Note: This blog post is part of a series documenting a two-week road trip through Iceland. To view the collection in full, click here. For individual posts in this series, please head to the bottom of the page where the individual links are located. Thanks for reading!
Four total days were spent along Snæfellsnes. During that time, we drove through the winding roads below mountain ranges, explored lava fields and stopped to visit the quaint fishing villages along the coast.
There are so many sights, experiences and emotions tied to such a small area.
Our second morning was spent in one of the most ominous, beautiful and solitary portions of the Peninsula: Rauðfeldsgjá.
A couple hundred yards off of the road lies the camouflaged Rauðfeldsgjá – a well-hidden ravine between towering walls of stone, moss and – on this particular morning – layers of thick fog.
It was 6:00AM as we approached the ravine. The hike was met with piercing rain against our faces, blustering wind and continuing adjustments to keep our cameras dry. We kept onwards as the crevasse along the mountain wall looked more and more like a sanctuary from the elements. The closer we got, the quieter it became.
It was at this moment when we really felt alone. Thousands of miles from home. Deafening silence – the only noises were droplets of rain bouncing off our jackets and the low gusts of wind coming off the ocean. I closed my eyes and took a breath. I was hit with chills. This...this place made you feel truly isolated.
Below: the view from Rauðfeldsgjá looking back towards the road. The ocean lies just beyond the fog.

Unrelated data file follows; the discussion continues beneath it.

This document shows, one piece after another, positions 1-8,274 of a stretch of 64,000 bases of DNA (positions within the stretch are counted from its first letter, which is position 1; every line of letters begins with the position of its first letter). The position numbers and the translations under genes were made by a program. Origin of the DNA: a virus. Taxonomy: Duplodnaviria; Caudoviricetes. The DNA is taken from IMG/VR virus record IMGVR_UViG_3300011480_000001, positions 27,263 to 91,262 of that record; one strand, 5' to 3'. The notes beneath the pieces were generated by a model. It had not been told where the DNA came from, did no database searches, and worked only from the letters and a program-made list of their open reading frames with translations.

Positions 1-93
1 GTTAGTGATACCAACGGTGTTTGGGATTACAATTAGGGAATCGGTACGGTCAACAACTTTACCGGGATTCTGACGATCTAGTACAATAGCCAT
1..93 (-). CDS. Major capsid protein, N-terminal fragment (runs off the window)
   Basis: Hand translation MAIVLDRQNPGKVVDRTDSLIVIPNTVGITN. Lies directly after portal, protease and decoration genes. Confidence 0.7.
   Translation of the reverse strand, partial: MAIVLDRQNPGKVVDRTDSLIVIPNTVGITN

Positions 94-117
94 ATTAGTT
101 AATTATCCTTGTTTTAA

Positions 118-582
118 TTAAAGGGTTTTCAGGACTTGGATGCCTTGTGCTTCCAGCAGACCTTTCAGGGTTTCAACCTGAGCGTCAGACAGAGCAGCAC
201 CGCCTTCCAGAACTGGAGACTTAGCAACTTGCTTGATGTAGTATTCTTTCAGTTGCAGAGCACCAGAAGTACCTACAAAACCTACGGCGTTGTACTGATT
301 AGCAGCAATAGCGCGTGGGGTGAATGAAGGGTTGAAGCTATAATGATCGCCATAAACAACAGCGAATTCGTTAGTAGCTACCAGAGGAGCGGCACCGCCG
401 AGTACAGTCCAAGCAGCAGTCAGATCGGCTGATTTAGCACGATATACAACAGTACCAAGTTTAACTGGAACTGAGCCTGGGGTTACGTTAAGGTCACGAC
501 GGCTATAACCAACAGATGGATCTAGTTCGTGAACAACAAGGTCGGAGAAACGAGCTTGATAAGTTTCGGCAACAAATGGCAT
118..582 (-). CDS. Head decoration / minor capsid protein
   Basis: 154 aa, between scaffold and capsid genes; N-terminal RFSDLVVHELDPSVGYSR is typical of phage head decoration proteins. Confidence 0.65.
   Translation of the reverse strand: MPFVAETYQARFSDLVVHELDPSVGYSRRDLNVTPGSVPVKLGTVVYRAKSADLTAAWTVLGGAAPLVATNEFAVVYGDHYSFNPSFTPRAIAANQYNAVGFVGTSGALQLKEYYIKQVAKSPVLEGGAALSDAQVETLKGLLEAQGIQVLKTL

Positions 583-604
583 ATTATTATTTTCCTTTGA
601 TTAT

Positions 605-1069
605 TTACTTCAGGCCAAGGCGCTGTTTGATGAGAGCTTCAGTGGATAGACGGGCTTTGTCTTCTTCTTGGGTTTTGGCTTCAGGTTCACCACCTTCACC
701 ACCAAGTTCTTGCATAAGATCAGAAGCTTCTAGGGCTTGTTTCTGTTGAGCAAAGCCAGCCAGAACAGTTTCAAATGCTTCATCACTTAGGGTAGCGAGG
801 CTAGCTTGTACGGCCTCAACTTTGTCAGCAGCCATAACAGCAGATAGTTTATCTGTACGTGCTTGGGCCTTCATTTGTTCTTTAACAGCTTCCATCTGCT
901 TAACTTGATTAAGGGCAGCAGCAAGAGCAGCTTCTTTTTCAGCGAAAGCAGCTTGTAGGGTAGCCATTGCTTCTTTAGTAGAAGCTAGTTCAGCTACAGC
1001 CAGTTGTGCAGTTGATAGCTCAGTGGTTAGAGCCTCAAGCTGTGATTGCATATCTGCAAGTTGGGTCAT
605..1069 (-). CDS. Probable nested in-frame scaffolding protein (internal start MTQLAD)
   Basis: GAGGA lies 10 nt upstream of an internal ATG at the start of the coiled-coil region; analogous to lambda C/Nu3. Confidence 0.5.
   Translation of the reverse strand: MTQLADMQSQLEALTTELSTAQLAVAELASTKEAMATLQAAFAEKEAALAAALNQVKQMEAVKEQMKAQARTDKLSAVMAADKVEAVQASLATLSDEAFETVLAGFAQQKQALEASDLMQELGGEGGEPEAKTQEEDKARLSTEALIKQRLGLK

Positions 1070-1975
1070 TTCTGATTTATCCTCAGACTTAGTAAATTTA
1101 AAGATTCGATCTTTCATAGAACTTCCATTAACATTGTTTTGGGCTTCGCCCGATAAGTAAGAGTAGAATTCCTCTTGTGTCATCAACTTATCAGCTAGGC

The small town of Arnarstapi has continued to be an important fishing hub for the West, dating all the way back to Danish rule in the 1500's. Recent tourism booms in Iceland have helped to develop the town, which now includes several homes to rent as well as a few restaurants and cafes.
There's a lovely walk along the coast in the town, overlooking the cliffs and various rock formations jutting out from the water.
Located within Snæfellsjökull National Park, the road to Saxhólsbjarg was a long and bumpy one. A turn off of 574 will eventually get you there – not before a 30-minute winding drive through a lava field.
The drive is worth it, though. The bright orange Saxhólsbjarg stands in isolation, overlooking the cliffs against the vast Greenland Sea.
Something about Stykkishólmur hit me as soon as we drove through – maybe it was the colorful, Europe-esque feel the town radiated, the small cafés or the large, peaceful harbor the town overlooks. Yeah – it was all of that. I love this town.
The below café, Narfeyrarstofa, served us our first proper coffee stop while in Iceland. After days of brewing instant coffee from the back of our van, their cappuccinos were more than welcomed.
Most of our evenings in Iceland were shrouded with clouds, rain and fog. A few nights, however, were clear – and we were greeted with views like the below. We drove to our nearest campsite and prepared for our next destination: the North.